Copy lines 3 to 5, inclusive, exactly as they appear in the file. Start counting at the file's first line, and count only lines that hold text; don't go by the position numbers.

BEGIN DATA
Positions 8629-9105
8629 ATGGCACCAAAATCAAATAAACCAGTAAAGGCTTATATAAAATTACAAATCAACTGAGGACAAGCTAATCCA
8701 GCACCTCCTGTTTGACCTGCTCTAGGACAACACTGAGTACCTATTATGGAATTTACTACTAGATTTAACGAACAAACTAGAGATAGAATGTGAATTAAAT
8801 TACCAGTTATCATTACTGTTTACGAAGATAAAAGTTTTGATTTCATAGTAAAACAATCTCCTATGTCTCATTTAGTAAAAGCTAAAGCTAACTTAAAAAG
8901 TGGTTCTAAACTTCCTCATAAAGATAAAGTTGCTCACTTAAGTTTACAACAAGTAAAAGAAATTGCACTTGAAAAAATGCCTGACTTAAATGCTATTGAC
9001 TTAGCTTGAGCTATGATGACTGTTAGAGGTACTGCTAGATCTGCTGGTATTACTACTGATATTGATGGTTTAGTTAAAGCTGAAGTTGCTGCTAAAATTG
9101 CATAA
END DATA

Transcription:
8701 GCACCTCCTGTTTGACCTGCTCTAGGACAACACTGAGTACCTATTATGGAATTTACTACTAGATTTAACGAACAAACTAGAGATAGAATGTGAATTAAAT
8801 TACCAGTTATCATTACTGTTTACGAAGATAAAAGTTTTGATTTCATAGTAAAACAATCTCCTATGTCTCATTTAGTAAAAGCTAAAGCTAACTTAAAAAG
8901 TGGTTCTAAACTTCCTCATAAAGATAAAGTTGCTCACTTAAGTTTACAACAAGTAAAAGAAATTGCACTTGAAAAAATGCCTGACTTAAATGCTATTGAC